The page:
Elite Member
Joined: 29-Oct-2012
Posts: 3084
From: Germany

@Gunnar

Quote:

Gunnar wrote:

Quote:

Vector extensions (register length-agnostic) require much less registers.


WRONG!


A CPU needs more registers to be able to do work in parallel fashion.
And to be able to unroll code to avoid sequential stalls.

Gunnar, you stopped at your AMMX and this explains your statement.

And it also explains why you haven't understood what the poor Samurai Crow was trying to explain you.

You really need to learn. A LOT.

Some sources:
SIMD Instructions Considered Harmful: https://www.sigarch.org/simd-instructions-considered-harmful/
Three fundamental flaws of SIMD ISA: https://www.bitsnbites.eu/three-fundamental-flaws-of-simd/
The ARM Scalable Vector Extension: https://alastairreid.github.io/papers/sve-ieee-micro-2017.pdf

And take a look at the examples.
Quote:
And your argument "but Intel has only 16 Register" - is absolutely wrong.
Intel has ~ 80 Register internally, to be able to do Out of Order in a sensible way.

Please get a clue about the topics you talk about.

Yes, I've a clue and I've correctly talked about the registers which are EXPOSED by the ISA/Architecture.

Whereas you completely derailed and now you're talking about the registers available/used on the microarchitecture.

So, two completely different things... mixed together!

But according to you it's me that I've no clue about this topic...

EDIT. Added "The ARM Scalable Vector Extension" paper on the Vector/SIMD links.

Last edited by cdimauro on 03-Oct-2022 at 04:24 PM.

 Status: Offline
Profile     Report this post  
Gunnar 
Re: The (Microprocessors) Code Density Hangout
Posted on 3-Oct-2022 10:31:10
#244 ]
Regular Member
Joined: 25-Sep-2022
Posts: 152
From: Unknown

@cdimauro

Dear Cesare Di Mauro,

Quote:

Quote:

there is nothing wrong by getting information from other sources.

Your problem is the internet is not a 100% reliable source
where every post online is 100% correct - the Internet is full of nonsense.

By quoting from the Internet you can proof the Elvis is still alive,
that the Russians are right now trying to save the Ukraine from Nazis,
that the USA is secretly ruled by reptile aliens,
and that the TINA Amiga project has a 128Bit memory bus.


Correct. But on internet there are also PAPERs and those are the ones which were reported here.



You combine Internet nonsense, Internet Yellowpress, and random papers you find.
Then you mix this all up and on top you misread them.

This is the same like did with the ALTERA documentation at the TINA project.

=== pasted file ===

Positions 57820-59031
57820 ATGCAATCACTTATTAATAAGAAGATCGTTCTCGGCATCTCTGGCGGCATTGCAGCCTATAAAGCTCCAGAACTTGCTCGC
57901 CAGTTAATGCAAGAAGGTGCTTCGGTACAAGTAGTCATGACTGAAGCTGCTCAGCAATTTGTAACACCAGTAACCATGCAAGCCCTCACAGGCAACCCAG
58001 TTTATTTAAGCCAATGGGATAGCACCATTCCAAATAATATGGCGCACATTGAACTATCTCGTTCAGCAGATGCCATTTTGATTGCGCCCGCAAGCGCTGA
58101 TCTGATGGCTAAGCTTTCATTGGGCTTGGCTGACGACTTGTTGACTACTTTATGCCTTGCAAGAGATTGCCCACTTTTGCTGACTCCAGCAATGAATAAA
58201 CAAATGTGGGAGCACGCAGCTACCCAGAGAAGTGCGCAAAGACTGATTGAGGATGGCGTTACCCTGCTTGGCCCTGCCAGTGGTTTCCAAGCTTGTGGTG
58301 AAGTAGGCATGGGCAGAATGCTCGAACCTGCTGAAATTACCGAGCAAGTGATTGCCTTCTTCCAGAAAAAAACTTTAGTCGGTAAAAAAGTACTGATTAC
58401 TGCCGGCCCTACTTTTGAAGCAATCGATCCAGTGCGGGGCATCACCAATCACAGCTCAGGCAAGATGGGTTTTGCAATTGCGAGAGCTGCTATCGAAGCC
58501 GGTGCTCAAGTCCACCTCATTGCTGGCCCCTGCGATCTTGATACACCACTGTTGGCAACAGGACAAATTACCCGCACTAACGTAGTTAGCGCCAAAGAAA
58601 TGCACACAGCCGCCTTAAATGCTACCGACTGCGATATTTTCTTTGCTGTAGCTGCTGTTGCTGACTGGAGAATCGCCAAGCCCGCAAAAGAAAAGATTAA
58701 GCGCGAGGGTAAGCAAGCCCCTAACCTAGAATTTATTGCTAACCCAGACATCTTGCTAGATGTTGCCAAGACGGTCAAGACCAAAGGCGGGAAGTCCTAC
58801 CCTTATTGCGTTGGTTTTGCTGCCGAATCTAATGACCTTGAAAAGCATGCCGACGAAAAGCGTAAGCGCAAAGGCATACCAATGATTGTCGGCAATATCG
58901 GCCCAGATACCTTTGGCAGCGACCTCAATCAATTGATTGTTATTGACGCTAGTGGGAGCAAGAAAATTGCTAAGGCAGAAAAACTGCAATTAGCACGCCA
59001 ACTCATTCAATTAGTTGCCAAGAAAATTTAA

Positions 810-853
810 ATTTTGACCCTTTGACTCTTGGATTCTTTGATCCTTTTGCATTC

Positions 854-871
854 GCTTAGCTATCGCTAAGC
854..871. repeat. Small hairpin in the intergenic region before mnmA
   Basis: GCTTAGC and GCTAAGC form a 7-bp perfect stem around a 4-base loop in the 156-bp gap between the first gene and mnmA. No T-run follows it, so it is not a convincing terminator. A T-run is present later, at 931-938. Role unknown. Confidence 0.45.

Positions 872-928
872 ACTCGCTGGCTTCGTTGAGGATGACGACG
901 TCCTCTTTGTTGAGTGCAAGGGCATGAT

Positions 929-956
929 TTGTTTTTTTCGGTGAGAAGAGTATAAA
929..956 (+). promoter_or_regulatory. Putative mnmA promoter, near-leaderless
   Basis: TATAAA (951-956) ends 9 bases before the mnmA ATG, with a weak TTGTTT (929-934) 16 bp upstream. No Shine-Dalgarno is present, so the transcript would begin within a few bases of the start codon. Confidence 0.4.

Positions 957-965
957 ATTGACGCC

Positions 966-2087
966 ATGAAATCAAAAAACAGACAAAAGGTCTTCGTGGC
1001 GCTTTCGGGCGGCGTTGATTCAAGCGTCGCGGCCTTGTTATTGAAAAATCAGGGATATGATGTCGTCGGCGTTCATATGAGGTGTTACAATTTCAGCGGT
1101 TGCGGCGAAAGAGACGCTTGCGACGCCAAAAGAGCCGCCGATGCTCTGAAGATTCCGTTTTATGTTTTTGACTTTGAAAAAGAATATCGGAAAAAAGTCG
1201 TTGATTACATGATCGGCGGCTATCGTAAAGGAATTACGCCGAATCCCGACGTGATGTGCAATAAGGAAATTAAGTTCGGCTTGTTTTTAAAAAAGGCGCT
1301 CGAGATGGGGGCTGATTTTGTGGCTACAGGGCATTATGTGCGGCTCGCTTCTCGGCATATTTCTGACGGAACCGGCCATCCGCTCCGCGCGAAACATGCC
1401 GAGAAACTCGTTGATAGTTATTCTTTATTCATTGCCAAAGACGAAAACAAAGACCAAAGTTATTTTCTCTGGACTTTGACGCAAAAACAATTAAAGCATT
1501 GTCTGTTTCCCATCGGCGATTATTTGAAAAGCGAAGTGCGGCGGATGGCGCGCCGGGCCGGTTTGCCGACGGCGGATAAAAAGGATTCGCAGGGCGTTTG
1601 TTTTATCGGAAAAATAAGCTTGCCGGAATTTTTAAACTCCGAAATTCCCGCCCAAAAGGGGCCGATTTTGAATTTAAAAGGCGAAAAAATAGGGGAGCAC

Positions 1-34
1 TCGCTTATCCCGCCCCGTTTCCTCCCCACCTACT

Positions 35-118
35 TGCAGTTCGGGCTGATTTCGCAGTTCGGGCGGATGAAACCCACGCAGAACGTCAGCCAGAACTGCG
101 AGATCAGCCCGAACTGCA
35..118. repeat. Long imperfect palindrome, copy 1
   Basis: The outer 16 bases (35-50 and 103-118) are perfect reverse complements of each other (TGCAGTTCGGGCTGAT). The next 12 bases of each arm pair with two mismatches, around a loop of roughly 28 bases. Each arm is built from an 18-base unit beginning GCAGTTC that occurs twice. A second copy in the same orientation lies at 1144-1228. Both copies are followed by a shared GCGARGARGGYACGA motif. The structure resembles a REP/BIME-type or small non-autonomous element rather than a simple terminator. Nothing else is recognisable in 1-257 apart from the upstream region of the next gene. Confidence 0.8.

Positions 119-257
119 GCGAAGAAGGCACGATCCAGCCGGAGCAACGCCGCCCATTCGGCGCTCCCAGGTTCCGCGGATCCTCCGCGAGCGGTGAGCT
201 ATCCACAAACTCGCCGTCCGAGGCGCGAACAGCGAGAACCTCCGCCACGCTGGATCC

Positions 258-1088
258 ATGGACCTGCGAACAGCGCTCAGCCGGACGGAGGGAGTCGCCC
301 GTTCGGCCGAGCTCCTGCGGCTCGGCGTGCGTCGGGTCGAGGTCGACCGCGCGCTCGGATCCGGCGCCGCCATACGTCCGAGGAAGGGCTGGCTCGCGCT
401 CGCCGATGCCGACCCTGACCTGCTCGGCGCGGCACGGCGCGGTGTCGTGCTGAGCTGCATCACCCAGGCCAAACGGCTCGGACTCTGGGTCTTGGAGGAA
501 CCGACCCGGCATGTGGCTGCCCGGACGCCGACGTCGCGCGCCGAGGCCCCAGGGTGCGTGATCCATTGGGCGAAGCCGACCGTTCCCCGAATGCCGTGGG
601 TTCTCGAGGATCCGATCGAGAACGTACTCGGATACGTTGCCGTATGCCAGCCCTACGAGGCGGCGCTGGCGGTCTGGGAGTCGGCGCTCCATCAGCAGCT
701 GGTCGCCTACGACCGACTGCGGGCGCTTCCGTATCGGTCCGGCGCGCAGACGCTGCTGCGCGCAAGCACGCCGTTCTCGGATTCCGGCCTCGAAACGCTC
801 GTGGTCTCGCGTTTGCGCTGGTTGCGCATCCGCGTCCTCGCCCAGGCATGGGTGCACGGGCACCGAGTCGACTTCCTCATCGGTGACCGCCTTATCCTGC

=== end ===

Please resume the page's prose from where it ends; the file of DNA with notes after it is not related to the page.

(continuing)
Everything you posted as hard facts about TINA was wrong.
And on top you made up extra stories.
You even posted here on Amigaworld that you have the NATAMI CPU to include in your TINA project.

 Status: Offline
Profile     Report this post  
cdimauro 
Re: The (Microprocessors) Code Density Hangout
Posted on 3-Oct-2022 16:30:18
#245 ]
Elite Member
Joined: 29-Oct-2012
Posts: 3084
From: Germany

@Gunnar

Quote:

Gunnar wrote:
@cdimauro

Dear Cesare Di Mauro,

Quote:

Correct. But on internet there are also PAPERs and those are the ones which were reported here.


You combine Internet nonsense, Internet Yellowpress, and random papers you find.
Then you mix this all up and on top you misread them.

At least I can read them: you read nothing and you're blocked on the the Stone Age about parallel computation.

What's even worse, you're unable to understand those papers (as you've shown on the discussion with Samurai Crow).

That's why your AMMX sucks: it's not scalable and it's not future-proof.
Quote:
This is the same like did with the ALTERA documentation at the TINA project.
Everything you posted as hard facts about TINA was wrong.

"If you repeat a lie often enough, people will believe it, and you will even come to believe it yourself." - Joseph Goebbels

Same as before. Replied here: https://amigaworld.net/modules/newbb/viewtopic.php?topic_id=44169&start=200&post_id=855345&order=0&viewmode=flat&pid=0&forum=17#855345
Quote:
And on top you made up extra stories.

Do you talk about the ones that you invent each time and for whom you give absolutely no proof?
Quote:
You even posted here on Amigaworld that you have the NATAMI CPU to include in your TINA project.